I came to the world of rare disease when my late mother, Herself, got ill. We were all bothered and bewildered, and not at all sure of what was going on. I googled; we cried. We spoke to doctors; we cried. There was more searching and more crying. It was not a cheerful time. Herself was getting progressively worse, we didn’t know how to cope, and we felt totally isolated.
Until somebody reached out, took our hands and helped us to take the next step. And the one after that.
My mum died in 2011, and my bloggy buddies and real life friends kept on holding tight. You all had my back then, and do still, because there are always the wobbles. The rickety bridges to build and to cross, the anxiety to face down, the fatigue to recover from, and the brain fog we all have to accomodate.
It can be easy to be angry or disheartened in the worlds of rare disease and health transformation. I can still do a good rant. But my family have been struck by rare disease more than once. I can’t walk away in a huff. I have to take another’s hand, gather myself and reach out again. We keep needing to move into the discomfort and the challenge to make connections to make things happen.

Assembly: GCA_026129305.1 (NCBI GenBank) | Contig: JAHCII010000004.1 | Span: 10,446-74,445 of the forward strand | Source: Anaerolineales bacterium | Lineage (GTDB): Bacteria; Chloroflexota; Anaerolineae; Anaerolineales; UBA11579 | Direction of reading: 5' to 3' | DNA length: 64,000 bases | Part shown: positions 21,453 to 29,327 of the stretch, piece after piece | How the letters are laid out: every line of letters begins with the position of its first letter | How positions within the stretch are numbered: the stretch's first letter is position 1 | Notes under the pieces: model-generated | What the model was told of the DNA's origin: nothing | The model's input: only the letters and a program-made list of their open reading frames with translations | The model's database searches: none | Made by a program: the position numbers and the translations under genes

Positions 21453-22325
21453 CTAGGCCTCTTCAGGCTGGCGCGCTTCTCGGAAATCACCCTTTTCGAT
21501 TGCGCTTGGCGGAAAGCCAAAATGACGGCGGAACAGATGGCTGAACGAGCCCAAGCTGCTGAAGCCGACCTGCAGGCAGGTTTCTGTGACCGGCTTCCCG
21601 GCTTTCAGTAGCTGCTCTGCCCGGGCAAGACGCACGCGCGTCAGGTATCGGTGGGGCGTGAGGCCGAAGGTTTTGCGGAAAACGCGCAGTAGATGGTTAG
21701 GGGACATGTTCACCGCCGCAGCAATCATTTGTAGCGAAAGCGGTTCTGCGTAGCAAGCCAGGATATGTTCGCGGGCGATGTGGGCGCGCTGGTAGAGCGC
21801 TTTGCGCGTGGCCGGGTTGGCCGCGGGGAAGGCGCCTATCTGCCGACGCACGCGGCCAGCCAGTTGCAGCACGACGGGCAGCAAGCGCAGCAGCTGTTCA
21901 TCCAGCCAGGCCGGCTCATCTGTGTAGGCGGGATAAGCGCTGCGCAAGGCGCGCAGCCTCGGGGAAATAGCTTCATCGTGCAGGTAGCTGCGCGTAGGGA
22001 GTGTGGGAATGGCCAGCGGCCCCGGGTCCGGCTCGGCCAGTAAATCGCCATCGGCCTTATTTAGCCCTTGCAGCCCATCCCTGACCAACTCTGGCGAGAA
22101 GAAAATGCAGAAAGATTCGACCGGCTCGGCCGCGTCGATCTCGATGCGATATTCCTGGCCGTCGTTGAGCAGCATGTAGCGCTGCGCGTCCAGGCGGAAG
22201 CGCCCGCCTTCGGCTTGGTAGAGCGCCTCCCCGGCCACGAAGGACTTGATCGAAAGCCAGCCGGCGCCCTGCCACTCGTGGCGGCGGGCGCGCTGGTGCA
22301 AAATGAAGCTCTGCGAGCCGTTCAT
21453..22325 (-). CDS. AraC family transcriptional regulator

We can work together. We can make a difference for one another and for ourselves.
It doesn’t just happen. It takes all our networks, our shared understanding and our commitment.
Step by step, holding hands, supporting each other.
It is international rare disease day. Our charity is holding 2 events today, and an all Ireland conference on rare disease on Monday 5 March. We have patients and families, local councillors, an Irish government Minister, clinicians and policy folk gathering in rooms across Northern Ireland to consider patients as equal partners in research, training, service design and delivery, and in shaping the future. In the current argot, we are coproducing. It’s the only way.